Wednesday, January 29, 2014

Snowstorm in Lexington, South Carolina

Yesterday at work, the alarm sounded and an announcement was made over the speaker. "We are closing due to inclement weather. Starting from 3:30pm until 5:30pm all personnel will leave the building in designated batches". They did it like this so that all 1,000 of us would not clog the roads by leaving all at once. A memo went around that the emergency generator had been tested and that there was an emergency supply of blankets, flashlights and canned food on the premises. Needless to say, we all left, laughing at the concept of snow in South Carolina and being snowbound. Snow in Lexington, we laughed. There'll be plenty Lexington closures. People panic at the first sight of snow, here.
The weather service had forecast snow. They had forecast snow all day and all night. When I awoke, this was the scene that lay before me. Snow as far as the eye could see. Not much chance of getting to work in that. Work had, of course, been delayed by a few hours with emergency contact numbers given to everybody.
The trees were all laden with snow that fell with a quiet flumphing sound to the ground below. The contrast between the blue of the sky and the white of the snow was stunning. Even more stunning or should I say amazing was that the meter on my digital SLR could cope with snow beautifully. I was expecting to do the usual 3 stops change in exposure to get good pictures.
 My car had a lot of snow and ice on and under it. I was interested to see the stalactites hanging from the undercarriage. I wondered briefly whether it would be possible to go to work in weather like this. I need not have worried as the roads were quite passable. It is the South, after all and snow just doesn't like around all that long.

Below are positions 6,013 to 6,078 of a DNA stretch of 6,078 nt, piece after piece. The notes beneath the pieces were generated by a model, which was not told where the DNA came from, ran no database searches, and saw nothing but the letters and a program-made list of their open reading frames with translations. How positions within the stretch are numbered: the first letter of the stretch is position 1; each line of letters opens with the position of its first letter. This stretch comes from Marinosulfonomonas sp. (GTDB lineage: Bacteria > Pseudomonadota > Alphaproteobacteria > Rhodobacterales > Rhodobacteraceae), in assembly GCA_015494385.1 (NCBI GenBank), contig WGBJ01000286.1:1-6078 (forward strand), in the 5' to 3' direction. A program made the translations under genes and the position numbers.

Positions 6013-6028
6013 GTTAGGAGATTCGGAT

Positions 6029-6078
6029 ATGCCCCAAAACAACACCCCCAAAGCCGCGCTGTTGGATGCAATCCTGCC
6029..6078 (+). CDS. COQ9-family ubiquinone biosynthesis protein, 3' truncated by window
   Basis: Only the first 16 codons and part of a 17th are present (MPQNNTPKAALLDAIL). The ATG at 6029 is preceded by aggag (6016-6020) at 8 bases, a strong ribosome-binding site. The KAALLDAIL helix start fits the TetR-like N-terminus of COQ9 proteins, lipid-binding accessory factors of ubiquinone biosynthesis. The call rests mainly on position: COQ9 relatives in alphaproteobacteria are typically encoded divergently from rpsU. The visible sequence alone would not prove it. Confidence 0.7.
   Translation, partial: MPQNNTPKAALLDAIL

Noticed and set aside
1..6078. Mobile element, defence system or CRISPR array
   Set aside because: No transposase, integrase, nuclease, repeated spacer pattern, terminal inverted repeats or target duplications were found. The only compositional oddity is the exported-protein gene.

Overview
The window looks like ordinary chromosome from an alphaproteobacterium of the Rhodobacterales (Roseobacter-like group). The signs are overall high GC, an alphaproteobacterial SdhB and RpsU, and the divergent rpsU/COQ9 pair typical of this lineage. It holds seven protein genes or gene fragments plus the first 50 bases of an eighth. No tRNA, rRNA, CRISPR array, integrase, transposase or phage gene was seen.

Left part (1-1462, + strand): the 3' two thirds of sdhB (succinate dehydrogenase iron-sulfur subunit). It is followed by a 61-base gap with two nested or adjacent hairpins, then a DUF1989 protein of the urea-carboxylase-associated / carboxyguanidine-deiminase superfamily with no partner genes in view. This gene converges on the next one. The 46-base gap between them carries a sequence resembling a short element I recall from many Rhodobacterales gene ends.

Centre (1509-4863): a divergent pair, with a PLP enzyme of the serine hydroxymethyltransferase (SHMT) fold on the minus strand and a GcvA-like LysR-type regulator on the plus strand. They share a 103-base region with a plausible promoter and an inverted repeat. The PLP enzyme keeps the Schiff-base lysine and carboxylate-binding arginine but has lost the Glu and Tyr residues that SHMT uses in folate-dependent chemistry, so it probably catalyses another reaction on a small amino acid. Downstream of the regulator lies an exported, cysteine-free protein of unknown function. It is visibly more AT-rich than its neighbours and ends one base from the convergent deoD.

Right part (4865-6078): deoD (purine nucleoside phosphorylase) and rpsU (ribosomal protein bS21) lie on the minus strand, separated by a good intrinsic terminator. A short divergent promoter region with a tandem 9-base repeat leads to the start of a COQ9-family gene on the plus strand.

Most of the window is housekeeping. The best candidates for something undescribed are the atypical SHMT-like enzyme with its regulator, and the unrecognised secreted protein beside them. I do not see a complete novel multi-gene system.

I looked up and down the road to see it was absolutely passable and ventured out gingerly in my SUV. Sure - I have a big, tough SUV but it's not a really macho vehicle. It's got wide tires and has two wheel drive as opposed to four. It's nice but is not an off-road vehicle. Maybe I should say that I have used it off-road - normally on dirt tracks and Walmart's car park. Other than that, it is pretty much of a posemobile and not something to attempt to drive on snow.
Nothing ventured, nothing gained, I drove gingerly to work. Fortunately when I got to the bigger roads with more traffic, they were largely clear. I trundled onward into work and was one of the few that made it in. Several people lived in remote areas and the dirt tracks they lived along were impassible.
 And so went the great snowstorm of 2013. By mid afternoon, of course, it had all melted. This is the Deep South after all. It was, of course, characterised by panic buying of bread and milk in the stores.

Needless to say, the journey in was characterized by South Carolina drivers who were either creeping along at 20mph on patches of road where there was no snow or blasting along at 45mph. I hate snow driving and always seek to avoid it but the keys are maintaining a constant speed, planning four times further ahead, slow braking, slow acceleration, slow lane changes. In snow, the front wheels act as rudders and traction control must be turned off or you get nowhere.

When I finished work, there was still snow on the hood and roof of my car - all dry dusty, powdery
snow - not the wet, sticky kind I'm used to from Britain. Some had melted to form icicles on cars.
 This was the scene that greeted me when I woke. Snow still falling. It fell for quite a while - I was lucky to get to work. Those of us that did manage it were appreciated greatly. A stack of very big pizzas and wings awaited the entire staff for lunch. No drinks but as there already is free tea and coffee for all, it wasn't necessary.

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